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Archuleta School District 50 Joint recently received a $20,000 planning grant from the Colorado Health Foundation to pay for the planning stages of a School Based Health Center (SBHC) on the middle school campus. According to Erica DeVoti, prevention coordinator for the district, the district expects to receive the awarded funds by the end of the year.
SBHCs are built and operate based on the idea that healthy students are better learners. If students are able to receive the medical care and attention they need in a comfortable, convenient setting, it will enable them to maintain more focus at school all other variables aside. The planned SBHC on the middle school campus will serve all students, with permission of their parents, regardless of insurance status. The accessibility of a SBHC to district students will also familiarize youth with health services, heightening their comfort level for seeking medical attention when necessary and promoting healthy lifestyles.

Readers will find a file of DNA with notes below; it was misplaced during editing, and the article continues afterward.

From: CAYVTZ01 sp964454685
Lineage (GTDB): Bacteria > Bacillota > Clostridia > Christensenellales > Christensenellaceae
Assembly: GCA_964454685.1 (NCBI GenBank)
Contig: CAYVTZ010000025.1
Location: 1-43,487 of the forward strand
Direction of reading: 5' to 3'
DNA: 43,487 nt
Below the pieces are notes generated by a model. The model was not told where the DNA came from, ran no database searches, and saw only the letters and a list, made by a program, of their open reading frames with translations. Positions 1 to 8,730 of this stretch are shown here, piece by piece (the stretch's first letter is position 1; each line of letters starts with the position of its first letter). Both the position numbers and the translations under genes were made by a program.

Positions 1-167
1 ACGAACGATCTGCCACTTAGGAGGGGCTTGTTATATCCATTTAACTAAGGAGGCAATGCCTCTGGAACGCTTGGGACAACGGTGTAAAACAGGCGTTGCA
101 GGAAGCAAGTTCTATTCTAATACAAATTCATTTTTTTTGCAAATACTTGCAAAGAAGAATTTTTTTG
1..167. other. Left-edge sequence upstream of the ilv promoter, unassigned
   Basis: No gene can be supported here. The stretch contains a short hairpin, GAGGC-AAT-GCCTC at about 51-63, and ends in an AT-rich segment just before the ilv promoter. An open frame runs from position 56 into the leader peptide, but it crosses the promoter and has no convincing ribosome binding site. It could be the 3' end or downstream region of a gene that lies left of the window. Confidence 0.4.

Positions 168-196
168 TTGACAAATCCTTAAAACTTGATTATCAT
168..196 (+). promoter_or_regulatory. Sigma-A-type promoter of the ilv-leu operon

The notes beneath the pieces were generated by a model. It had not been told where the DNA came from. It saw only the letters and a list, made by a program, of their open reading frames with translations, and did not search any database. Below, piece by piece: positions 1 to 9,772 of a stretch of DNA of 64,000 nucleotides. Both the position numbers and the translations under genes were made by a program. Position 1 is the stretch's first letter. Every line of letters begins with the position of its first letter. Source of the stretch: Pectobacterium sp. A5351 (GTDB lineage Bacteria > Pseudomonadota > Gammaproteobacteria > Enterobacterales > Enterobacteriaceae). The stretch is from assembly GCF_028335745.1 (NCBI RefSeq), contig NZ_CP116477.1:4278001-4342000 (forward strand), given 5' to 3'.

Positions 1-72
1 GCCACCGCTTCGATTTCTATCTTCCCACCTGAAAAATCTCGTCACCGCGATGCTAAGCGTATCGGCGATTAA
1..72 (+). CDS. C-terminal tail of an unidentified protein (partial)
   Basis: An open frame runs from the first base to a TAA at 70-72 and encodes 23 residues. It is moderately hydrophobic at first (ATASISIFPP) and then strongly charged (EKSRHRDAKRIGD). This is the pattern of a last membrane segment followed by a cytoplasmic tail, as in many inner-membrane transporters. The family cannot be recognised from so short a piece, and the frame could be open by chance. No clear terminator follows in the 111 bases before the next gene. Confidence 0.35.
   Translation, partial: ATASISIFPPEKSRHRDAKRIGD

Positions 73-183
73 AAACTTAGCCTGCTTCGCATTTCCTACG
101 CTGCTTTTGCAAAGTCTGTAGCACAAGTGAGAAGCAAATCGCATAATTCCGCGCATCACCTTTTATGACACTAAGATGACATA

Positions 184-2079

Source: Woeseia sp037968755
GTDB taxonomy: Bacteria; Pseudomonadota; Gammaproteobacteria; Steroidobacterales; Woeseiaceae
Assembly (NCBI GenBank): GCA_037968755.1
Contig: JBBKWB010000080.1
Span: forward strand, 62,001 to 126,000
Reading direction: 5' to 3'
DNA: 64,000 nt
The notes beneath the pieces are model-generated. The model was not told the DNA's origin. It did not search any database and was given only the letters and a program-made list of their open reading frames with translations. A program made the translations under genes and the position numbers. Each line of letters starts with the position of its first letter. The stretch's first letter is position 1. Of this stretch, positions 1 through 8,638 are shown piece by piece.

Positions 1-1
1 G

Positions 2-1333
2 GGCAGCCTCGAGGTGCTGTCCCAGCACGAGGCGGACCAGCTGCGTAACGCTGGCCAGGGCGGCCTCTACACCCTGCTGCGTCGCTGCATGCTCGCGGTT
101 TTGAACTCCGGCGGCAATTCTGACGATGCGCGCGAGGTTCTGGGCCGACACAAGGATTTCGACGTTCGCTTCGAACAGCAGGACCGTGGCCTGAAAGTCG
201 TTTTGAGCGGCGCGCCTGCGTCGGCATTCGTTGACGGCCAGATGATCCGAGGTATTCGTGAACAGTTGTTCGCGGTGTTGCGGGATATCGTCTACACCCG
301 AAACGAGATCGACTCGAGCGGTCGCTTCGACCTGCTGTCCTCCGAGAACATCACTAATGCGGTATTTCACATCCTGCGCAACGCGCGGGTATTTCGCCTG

In addition to these services, SBHC staff will help identify and address behaviors that put students’ physical or mental health at risk. The planned SBHC will offer services based on assessed community needs. The main services likely to be provided at the SBHC include primary care, preventative care and mental health services. The integration of primary care, prevention and wellness, mental health and substance use services at SBHCs often puts off the stigma that surrounds students seeking these services individually. Other SBHCs offer expanded services such as dental care, but project planners want to start small and provide quality services in the beginning. Although services will be offered on the middle school campus, any student in the district, including online and home school students, will be able to access clinic services if their parent or guardian signs a consent form.